From spiedies to salt potatoes, New York state’s culinary landscape has a wide range of regional quirks. While most Binghamton University students hail from New York City and its surrounding suburbs, many are from other New York cities and towns, where these unique terms simply roll off the tongues of so-called “upstaters.” If you’re part of BU’s “downstate” majority and you’re curious about what the rest of the state has to offer, check out Pipe Dream’s guide to New York state’s regional delicacies.
Binghamton is known for its carousels, First Friday shows and “The Twilight Zone,” but also for its beloved spiedies and city chicken. Marinated in oil, vinegar and herbs for one to three days, spiedies are lamb, venison, beef, chicken or pork sandwiches served on Italian bread. Additionally, city chicken is a playful misdirect for Binghamton residents who know very well that this dish is not chicken. Marinated, deep-fried and then baked, this mixture of pork and veal is a town favorite. Found in many Binghamton delis, restaurants and homes, these dishes are an integral part of Binghamton culture.
Donna Seidel, 54, of Johnson City, first tried a spiedie when she was 5 years old and explained that cooking this dish came “right down the line” from her family, becoming a generational delicacy.
“My mother used to cook all the time and that would be what she would make,” she said.
If you want to try a spiedie, head right down the road on Vestal Parkway to Spiedie & Rib Pit, a restaurant Seidel praises for its great spiedies.
A little further north in the city of Utica, wholesome greens are a local delicacy. The dish, known as Utica greens, contains breadcrumbs, prosciutto, cheese and hot peppers. Mio Sakai, a third-year graduate student studying business administration, said the greens have a salt-like taste, but are very good. Along with prosciutto, Sakai said the dish can be cooked with pork or chicken and pairs very well with soul food. If you’re looking for some Utica greens, Sakai suggests you head to Italian delis and pizzerias in Utica.
In Albany, you’ll find a peculiar application of the sweet tooth by pairing melba sauce with mozzarella sticks. Melba sauce is a combination of pureed cranberries, currant jelly and cornstarch. This sweet concoction, usually used for desserts, has found itself the love of Capital District residents as the go-to mozzarella stick sauce. Although it may seem like an odd pairing, Mia Sager, ‘19, said the contrasting tastes complement each other.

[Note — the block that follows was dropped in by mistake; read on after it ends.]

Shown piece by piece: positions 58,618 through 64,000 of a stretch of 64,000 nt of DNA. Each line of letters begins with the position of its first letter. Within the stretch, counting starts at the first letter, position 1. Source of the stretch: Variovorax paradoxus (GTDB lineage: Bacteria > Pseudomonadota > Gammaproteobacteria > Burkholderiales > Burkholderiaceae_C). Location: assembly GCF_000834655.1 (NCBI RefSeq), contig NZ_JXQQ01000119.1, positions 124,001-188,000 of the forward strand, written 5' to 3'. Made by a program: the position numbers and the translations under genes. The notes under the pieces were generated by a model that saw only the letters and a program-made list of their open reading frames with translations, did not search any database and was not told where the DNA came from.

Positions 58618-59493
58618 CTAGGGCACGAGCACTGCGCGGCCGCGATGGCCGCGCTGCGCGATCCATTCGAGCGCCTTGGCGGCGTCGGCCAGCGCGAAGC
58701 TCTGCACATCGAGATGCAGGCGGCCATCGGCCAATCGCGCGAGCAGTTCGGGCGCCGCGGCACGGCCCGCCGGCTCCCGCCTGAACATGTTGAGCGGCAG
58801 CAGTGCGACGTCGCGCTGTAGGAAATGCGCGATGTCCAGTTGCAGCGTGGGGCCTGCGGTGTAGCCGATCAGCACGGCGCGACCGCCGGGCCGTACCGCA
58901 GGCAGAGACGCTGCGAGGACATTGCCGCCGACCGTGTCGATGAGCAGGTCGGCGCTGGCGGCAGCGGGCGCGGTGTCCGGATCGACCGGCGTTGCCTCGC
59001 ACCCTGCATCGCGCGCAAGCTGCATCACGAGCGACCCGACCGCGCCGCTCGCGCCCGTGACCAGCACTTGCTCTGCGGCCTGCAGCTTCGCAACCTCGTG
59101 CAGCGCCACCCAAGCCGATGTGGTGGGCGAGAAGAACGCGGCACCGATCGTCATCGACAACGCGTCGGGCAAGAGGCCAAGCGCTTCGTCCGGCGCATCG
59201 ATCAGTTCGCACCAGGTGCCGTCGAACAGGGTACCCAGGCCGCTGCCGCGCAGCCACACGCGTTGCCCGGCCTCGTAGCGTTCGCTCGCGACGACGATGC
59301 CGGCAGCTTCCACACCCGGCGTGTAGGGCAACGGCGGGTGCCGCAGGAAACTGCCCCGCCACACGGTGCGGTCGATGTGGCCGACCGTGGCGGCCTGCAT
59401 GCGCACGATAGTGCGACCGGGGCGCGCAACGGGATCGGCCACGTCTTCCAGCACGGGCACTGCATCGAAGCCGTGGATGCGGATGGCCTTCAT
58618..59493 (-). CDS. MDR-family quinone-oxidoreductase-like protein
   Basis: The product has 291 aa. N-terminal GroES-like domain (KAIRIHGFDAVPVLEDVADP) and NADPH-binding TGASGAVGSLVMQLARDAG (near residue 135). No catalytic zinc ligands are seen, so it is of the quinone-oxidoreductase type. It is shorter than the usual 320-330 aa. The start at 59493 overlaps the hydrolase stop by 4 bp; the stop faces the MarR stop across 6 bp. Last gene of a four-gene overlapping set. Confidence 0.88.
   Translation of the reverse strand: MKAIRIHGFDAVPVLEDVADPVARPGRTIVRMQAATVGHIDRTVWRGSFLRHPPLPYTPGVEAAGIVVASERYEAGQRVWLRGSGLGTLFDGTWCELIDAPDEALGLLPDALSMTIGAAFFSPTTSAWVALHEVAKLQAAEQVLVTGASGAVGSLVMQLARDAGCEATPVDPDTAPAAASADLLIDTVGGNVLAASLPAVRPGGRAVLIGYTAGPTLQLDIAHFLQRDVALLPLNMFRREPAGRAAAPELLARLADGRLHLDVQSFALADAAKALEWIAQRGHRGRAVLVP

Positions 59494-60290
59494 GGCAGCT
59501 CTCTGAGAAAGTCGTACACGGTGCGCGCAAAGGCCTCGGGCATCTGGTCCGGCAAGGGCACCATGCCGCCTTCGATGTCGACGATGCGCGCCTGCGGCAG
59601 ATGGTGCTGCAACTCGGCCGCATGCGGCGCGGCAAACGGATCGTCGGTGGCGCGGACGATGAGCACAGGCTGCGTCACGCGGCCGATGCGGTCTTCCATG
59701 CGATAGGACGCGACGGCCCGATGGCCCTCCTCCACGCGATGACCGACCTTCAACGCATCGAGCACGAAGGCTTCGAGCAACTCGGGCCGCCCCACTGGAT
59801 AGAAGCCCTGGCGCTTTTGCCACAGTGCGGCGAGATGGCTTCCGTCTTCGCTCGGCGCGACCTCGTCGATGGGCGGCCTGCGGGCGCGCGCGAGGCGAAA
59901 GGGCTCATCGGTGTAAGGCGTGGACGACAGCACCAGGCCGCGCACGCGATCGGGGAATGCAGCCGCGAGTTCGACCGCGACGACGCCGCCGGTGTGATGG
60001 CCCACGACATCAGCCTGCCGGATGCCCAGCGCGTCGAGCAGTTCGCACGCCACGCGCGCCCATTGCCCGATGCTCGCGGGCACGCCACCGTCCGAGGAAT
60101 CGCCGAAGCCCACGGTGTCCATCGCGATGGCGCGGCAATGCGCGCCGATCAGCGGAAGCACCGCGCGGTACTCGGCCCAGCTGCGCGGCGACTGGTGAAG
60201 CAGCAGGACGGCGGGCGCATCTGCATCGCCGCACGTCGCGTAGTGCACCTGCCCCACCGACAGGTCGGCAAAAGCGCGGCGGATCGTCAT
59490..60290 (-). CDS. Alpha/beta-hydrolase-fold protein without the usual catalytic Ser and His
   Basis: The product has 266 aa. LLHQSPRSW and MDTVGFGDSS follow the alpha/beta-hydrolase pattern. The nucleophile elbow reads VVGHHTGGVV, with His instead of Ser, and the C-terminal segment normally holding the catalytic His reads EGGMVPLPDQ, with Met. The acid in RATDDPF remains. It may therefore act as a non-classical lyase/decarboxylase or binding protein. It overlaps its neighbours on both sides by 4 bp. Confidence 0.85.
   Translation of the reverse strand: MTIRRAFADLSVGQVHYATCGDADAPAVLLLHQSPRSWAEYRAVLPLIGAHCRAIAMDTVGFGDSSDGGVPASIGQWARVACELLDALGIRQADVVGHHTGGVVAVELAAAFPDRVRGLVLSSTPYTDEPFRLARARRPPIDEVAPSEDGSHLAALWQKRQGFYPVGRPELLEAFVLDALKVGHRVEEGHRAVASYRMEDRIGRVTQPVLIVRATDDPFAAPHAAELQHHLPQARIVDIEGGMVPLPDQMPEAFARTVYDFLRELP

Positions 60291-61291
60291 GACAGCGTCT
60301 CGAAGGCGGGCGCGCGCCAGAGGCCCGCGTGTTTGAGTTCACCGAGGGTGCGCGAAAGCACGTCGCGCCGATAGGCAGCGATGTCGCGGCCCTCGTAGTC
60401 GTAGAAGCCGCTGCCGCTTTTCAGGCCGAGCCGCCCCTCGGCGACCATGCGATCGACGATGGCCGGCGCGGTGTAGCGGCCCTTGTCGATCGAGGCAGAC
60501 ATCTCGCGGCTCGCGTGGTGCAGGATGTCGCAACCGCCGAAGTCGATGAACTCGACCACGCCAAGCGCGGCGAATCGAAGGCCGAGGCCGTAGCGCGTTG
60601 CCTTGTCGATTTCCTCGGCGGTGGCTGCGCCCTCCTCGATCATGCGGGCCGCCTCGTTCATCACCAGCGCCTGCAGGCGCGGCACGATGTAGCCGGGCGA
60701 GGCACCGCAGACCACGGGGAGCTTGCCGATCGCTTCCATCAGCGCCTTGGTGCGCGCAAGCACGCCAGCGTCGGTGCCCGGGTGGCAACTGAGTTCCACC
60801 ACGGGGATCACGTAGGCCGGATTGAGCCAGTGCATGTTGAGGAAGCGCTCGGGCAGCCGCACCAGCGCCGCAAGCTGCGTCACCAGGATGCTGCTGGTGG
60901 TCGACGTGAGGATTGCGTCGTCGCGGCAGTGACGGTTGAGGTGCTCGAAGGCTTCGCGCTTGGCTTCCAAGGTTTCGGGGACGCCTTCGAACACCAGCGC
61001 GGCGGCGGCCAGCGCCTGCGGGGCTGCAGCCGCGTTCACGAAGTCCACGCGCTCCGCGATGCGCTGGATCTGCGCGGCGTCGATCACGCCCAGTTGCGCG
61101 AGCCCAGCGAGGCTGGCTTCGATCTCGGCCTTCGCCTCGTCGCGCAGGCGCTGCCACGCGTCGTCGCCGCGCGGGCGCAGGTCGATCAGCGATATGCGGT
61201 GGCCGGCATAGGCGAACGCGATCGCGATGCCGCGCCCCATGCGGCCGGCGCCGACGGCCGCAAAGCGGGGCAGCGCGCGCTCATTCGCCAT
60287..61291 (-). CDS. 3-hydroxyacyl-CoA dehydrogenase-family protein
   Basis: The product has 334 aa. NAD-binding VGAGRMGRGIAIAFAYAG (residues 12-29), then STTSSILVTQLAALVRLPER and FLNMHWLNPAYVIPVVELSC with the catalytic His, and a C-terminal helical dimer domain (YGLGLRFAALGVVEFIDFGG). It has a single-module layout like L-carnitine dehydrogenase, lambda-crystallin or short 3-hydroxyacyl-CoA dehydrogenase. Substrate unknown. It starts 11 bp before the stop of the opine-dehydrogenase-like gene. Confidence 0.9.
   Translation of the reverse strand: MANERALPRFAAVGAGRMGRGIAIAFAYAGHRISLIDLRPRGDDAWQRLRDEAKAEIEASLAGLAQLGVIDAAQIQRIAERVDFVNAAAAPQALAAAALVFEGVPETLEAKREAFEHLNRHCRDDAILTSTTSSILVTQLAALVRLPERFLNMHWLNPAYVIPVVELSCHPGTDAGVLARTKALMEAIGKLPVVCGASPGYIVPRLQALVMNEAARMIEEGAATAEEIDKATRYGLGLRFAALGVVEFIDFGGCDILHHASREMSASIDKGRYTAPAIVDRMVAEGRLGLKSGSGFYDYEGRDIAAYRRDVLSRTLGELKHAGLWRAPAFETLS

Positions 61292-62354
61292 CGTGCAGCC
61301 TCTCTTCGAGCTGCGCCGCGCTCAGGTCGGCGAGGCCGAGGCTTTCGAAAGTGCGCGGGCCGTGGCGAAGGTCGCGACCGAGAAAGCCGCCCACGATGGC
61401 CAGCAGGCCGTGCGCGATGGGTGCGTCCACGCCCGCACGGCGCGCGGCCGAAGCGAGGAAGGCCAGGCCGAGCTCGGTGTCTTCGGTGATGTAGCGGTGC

“I think it’s the sweet and salty that attracts people, because cheese and fruit are often appetizers that are served together,” she said.
Sager said she grew up eating melba sauce and that it’s a lot more common in New York’s upstate areas. If you want to try melba sauce and mozzarella sticks, Saratoga suggests an Irish pub called The Parting Glass where you can order this savory delight.
If you don’t have much of a sweet tooth, don’t worry — Syracuse, the home of the salt potatoes, has you covered. The dish was first created in the 1800s when local salt miners made an inexpensive dish for lunch by soaking small potatoes in salt brine. Fast forward a few centuries and you can now easily spot these Syracuse favorites at state fairs and barbecues. Maddie Murray, a sophomore studying business administration, said she is shocked more people haven’t heard of the Syracuse staple.
“[It] seems like such a normal thing,” she said.
Murray describes salt potatoes as a summer food that you eat at barbecues right alongside your hamburgers, hot dogs and corn. Murray suggests people try the dish at Dinosaur Bar-B-Que or any Syracuse diner. Ripley Hoffman, an undeclared sophomore, was born in Syracuse and said she most likely had salt potatoes when she was a baby.
“People make them at family gatherings like you’d make mashed potatoes,” she said. “Sometimes they’re mashed themselves.”
Hoffman said she was surprised to know salt potatoes were specific to Syracuse and always thought they were a norm everywhere. If you can’t wait to try salt potatoes, Hoffman said you can find them at Wegmans.